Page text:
To regain our true purpose in the classroom perhaps we need to examine those that warm our desks on a daily basis. I know when I become overwhelmed with my ever growing to do list I literally glance across my room and all the noise in the background disappear as I am reminded that I am in the classroom for my students. 

I am not a teacher so I can perfectly administer a state test, put on a dog and pony show for an observation, get caught up with all the latest technology trends, create a perfect IEP, earn a highly effective rating on my evaluation or collect never ending data. I am in the classroom for my students and that's it.

I believe when students are put first in the classroom everything else falls into place. Does this always work, no. But I'd rather put them first then put them last. When we lose focus on who our students are and who they are becoming then the joy of teaching vanishes.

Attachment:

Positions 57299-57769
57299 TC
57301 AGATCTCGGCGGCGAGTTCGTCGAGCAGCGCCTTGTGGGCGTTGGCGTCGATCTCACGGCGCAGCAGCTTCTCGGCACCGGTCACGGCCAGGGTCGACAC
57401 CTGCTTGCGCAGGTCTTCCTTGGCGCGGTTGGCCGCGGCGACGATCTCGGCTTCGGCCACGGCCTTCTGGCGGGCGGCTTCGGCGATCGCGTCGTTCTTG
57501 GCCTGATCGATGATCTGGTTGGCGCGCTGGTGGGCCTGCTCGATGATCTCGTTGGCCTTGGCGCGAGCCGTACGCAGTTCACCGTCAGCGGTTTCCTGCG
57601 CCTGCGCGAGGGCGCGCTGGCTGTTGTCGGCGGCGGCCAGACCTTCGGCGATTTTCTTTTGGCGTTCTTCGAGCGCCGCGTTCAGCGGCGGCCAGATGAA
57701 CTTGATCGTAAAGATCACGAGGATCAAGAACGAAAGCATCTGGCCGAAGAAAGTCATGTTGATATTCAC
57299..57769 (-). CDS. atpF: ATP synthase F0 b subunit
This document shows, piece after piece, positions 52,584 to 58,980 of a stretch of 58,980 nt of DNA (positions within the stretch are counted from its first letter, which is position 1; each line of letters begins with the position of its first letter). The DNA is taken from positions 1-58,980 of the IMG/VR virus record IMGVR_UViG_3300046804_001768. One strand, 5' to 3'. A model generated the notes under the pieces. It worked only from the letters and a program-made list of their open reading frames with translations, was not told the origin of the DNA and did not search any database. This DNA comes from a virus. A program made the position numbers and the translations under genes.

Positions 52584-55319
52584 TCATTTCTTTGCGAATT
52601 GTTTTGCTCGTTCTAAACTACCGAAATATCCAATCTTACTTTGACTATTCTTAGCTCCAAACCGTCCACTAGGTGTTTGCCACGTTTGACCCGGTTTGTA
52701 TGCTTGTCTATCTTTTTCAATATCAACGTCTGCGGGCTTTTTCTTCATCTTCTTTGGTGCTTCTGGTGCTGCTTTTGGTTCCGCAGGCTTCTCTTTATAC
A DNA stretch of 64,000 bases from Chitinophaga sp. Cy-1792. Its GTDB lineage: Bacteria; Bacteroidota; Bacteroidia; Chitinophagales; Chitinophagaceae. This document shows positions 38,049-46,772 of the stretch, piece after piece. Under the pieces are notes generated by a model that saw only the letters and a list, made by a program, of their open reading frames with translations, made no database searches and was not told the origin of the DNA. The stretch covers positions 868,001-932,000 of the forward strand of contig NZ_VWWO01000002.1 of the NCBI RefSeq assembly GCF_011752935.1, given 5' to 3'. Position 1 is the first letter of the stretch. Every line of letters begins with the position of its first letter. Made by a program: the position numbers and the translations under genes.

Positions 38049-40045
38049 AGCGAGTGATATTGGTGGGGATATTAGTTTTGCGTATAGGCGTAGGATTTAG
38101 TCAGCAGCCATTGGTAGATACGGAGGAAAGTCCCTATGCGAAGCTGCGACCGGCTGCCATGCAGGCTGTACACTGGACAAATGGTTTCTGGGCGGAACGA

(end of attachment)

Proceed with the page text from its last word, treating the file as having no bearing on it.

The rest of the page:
Friday, January 2, 2015

The year of change

Impending doom greeted me the morning of 2014. I affectionately gave 2014 a name "the year of change." A great deal of shifting occurred in my life this past year; more so than in all the other past years. 2014 brought on a change in scenery which proved to be a breathe of fresh air. It brought me back to the city I love, refreshed my walk with the Lord and introduced me to new relationships. As each month of 2014 passed the doom slowly faded into hope as I was once again reminded that I worship a God that never leaves me and prepares a path for me. There is no name for 2015 thus far. Only time will tell what this year will unfold.